No more yearbooks, sports for Willougby-Eastlake middle schools

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EASTLAKE, Ohio (WJW)– Middle school yearbooks will no longer be produced as a result of extensive cuts to extracurricular activities by the Willoughby-Eastlake City Schools after voters rejected an operating levy.

“Yearbooks are something kids look forward to,” said Stacey McGuigan, PTO President of Willougby-Eastlake’s School of Innovation, where her daughter is in the seventh grade. “There is a sentimental value, for sure, and I know she looks through my old yearbooks.”

Dozens of activities with supervisors under supplemental contracts were eliminated during a special meeting of the board of education on Nov. 14.

The district is making more than $2 million in cuts after voters rejected a levy this month that would have offset reductions in state funding that the district said totaled more than $8.2 million.

Middle school and freshmen sports, band and all clubs were also among the programs eliminated. More cuts, including a reduction in busing to state minimums, are planned for 2020.

“Unfortunately, following the levy failure on Nov. 5, Willoughby-Eastlake had to decrease spending, and many of those dollars came from student programming involving supplemental contracts. Each of these cuts have had a negative impact on our students, and we regret that these difficult decisions had to be made,” superintendent Steve Thompson said in a statement provided to FOX 8 News.

The levy’s failure prompted mother Krissy Klouda to launch a Facebook group, “Ohioans for Improved School Funding.” The group, with nearly 2,000 members, advocates for changes to the state’s school funding system, which has repeatedly been deemed unconstitutional by the Ohio Supreme Court. It includes contact information for lawmakers and updates on related state legislation.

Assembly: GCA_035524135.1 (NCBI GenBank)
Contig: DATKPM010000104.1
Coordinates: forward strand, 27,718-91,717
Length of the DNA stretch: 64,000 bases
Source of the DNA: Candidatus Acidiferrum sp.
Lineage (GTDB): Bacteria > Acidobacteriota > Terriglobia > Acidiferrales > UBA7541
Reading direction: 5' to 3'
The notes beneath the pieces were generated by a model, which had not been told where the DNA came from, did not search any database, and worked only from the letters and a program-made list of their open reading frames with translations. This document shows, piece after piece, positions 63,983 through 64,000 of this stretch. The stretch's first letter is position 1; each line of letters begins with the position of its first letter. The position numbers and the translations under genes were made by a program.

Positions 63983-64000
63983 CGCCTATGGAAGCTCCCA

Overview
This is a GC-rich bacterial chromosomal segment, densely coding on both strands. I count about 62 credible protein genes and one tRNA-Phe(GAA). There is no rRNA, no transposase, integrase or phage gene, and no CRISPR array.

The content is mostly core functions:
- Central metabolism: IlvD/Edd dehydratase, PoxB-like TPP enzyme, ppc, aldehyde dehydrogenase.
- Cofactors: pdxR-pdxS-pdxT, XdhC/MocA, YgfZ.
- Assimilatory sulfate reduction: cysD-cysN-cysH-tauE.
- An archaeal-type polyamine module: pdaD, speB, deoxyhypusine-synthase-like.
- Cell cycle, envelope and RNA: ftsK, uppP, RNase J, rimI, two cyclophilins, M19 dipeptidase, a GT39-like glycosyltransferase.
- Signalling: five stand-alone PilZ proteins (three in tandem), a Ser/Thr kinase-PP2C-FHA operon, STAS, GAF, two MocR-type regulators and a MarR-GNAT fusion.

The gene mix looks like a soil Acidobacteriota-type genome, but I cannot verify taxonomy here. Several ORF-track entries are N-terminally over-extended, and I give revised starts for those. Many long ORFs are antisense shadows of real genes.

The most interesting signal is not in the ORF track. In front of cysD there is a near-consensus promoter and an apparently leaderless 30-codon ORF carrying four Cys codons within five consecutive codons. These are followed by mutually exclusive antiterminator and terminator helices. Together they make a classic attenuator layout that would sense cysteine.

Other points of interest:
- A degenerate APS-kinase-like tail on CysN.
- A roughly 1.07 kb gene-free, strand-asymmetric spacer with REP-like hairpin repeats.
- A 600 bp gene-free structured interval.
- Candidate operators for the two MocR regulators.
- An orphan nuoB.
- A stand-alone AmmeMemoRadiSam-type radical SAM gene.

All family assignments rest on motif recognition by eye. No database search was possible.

“It’s going to take time, and it’s going to take a lot of people working together, but we have to do something,” Klouda said.

Meanwhile, students are left without some of their favorite activities and school-year memories from middle school.

“People are stepping up and trying to propose different options, even just as simple as creating a memory book, but it’s not the same,” Klouda said. “You don’t have those sports pictures and those extracurricular pictures and even the class picture.”

Yearbook at the high school level will continue, since it is produced through a class and doesn’t require a supplemental staff contract.

The district is placing another levy on the March ballot.

“It is our hope that in March, the levy will receive community support, and, if the levy passes, the district plans to make every effort to assess which items it can afford to reinstate,” Thompson said in the statement.

If the levy fails, the district said more cuts are planned.

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